FBI assisting with investigation into missing British Museum objects

A senior curator was dismissed after more than 1,500 objects were unaccounted for last year

LONDON, ENGLAND - NOVEMBER 22: Sections of the Parthenon Marbles also known as the Elgin Marbles are displayed at The British Museum on November 22, 2018 in London, England. (Photo by Dan Kitwood/Getty Images)
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The FBI is investigating the sale of hundreds of objects that are believed to have been stolen from the British Museum.

The museum announced last year that more than 1,500 items were missing, stolen or damaged – many of which were thought to have been listed for sale on eBay, using PayPal to enable payment.

The US domestic intelligence service reportedly assisted with the return of 268 items after they were bought by a collector in Washington.

According to a BBC report, the FBI contacted one buyer to ask about two pieces he had bought on eBay, telling him the bureau was assisting the Metropolitan Police investigate missing or stolen items from the museum.

The buyer said he no longer held the items and did not believe they had been traced down by authorities.

The British Museum said 626 of the missing items were recovered while more than 100 were identified but had yet to be returned.

The British Museum through the years - in pictures

Most of the missing items were reportedly uncatalogued and the museum is seeking ways to prove its ownership.

The museum believes senior curator Dr Peter Higgs, who was dismissed for gross misconduct in July last year, took them.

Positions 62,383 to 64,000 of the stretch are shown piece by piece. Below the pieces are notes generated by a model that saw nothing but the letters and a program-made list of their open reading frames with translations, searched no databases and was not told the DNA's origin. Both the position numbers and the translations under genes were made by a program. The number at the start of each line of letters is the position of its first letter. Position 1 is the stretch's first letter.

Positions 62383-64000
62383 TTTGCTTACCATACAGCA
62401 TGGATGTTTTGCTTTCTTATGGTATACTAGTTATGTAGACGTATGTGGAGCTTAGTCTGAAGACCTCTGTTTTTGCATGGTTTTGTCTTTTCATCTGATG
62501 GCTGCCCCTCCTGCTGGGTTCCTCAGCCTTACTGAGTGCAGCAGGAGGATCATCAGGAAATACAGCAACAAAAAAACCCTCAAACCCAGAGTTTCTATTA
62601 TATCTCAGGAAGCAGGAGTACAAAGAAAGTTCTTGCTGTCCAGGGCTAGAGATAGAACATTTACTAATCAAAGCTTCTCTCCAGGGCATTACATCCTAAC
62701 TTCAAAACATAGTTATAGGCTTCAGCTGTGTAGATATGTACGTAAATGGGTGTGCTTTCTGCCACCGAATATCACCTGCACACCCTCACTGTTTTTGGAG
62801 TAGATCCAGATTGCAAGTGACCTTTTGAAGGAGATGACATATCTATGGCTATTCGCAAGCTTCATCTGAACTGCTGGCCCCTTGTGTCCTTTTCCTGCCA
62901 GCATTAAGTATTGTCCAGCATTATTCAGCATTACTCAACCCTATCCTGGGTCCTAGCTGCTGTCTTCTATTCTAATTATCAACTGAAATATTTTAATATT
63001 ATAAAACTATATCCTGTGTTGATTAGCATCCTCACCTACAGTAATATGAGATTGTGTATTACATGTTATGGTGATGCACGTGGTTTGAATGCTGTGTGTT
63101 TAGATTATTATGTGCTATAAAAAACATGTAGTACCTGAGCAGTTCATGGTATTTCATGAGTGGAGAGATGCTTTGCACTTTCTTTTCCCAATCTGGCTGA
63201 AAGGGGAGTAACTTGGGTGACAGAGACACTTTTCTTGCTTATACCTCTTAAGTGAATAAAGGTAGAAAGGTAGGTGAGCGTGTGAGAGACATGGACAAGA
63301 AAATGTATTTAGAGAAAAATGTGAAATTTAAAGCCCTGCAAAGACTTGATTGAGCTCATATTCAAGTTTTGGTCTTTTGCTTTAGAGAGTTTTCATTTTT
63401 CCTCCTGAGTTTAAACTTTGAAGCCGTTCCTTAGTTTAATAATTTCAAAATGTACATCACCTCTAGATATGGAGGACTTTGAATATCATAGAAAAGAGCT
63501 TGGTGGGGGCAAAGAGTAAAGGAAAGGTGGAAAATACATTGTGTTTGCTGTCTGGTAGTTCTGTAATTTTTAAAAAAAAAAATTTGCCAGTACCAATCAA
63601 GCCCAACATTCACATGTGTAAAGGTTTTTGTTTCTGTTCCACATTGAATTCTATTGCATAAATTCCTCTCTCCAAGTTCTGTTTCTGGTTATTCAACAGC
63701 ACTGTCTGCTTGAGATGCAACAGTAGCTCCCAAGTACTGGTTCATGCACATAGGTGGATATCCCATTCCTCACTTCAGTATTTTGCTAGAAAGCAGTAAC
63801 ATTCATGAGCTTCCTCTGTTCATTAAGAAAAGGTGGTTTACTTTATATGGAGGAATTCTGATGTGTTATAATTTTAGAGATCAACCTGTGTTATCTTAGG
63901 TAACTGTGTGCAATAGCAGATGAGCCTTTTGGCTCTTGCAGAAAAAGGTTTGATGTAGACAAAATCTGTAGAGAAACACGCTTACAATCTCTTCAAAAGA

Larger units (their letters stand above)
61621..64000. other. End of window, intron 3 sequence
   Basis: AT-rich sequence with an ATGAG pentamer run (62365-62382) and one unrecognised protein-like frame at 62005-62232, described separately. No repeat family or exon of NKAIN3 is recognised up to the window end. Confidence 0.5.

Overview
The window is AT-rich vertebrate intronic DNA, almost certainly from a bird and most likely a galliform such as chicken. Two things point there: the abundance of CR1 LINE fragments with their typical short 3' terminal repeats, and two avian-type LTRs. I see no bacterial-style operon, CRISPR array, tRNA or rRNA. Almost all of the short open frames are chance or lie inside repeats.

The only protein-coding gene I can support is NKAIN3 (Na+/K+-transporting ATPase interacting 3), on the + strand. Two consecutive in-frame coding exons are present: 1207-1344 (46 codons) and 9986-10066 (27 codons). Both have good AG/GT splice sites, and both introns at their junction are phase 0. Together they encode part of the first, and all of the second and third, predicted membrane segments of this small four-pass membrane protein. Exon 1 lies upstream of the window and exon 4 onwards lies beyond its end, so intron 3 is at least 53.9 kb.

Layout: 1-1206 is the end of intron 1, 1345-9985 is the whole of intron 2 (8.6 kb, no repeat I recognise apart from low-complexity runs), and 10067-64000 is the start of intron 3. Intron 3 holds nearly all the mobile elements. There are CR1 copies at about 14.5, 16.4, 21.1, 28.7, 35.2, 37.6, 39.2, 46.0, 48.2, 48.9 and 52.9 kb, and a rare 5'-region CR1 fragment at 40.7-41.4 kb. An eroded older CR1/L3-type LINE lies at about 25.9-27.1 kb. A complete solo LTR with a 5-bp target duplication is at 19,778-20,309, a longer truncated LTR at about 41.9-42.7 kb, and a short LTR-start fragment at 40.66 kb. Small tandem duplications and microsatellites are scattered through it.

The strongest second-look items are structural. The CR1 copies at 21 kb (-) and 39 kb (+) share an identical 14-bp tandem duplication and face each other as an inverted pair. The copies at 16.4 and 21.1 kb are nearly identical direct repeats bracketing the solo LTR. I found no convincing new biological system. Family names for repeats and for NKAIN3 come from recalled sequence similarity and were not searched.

Lawyers for the institution, which has brought a civil case against Dr Higgs, told London's High Court in March there was “compelling evidence” the former curator “abused his position of trust” between at least July 2009 and January 2018, which he denies.

He was ordered to list or return any stolen items within four weeks.

Barrister Daniel Burgess claimed that Dr Higgs, who has been investigated by the Metropolitan Police but not charged with an offence, stole items such as gems, jewellery, gold, silver and “intentionally” damaged artefacts by removing gold and silver from them.

The museum claims Dr Higgs, who worked in the Department of Greece and Rome for more than 30 years before he was sacked, made an estimated £100,000 from the sale of the items.

Dr Higgs did not attend the hearing due to poor health. The police investigation is continuing.

What is missing?

The museum is not sharing full details of the lost and damaged items on the advice of recovery specialists.

“What we can share is the type of material that we believe has been stolen,” said the museum on its website.

“The vast majority of the items are from the Department of Greece and Rome and mainly fall into two categories: Gems and jewellery.”

Types of missing objects include gems, cameos or intaglios, which are often set in rings or other settings, or left unmounted and unfinished.

They date across antiquity, especially from the Late Bronze Age, from about 15th to 11th century BCE, and the Hellenistic and Roman periods.

“While the majority of the items are gems and jewellery, our investigations suggest that there are also a number of other types of materials amongst the missing objects – such as small sculptural fragments and Greek pottery,” the museum said.

Updated: May 27, 2024, 7:19 PM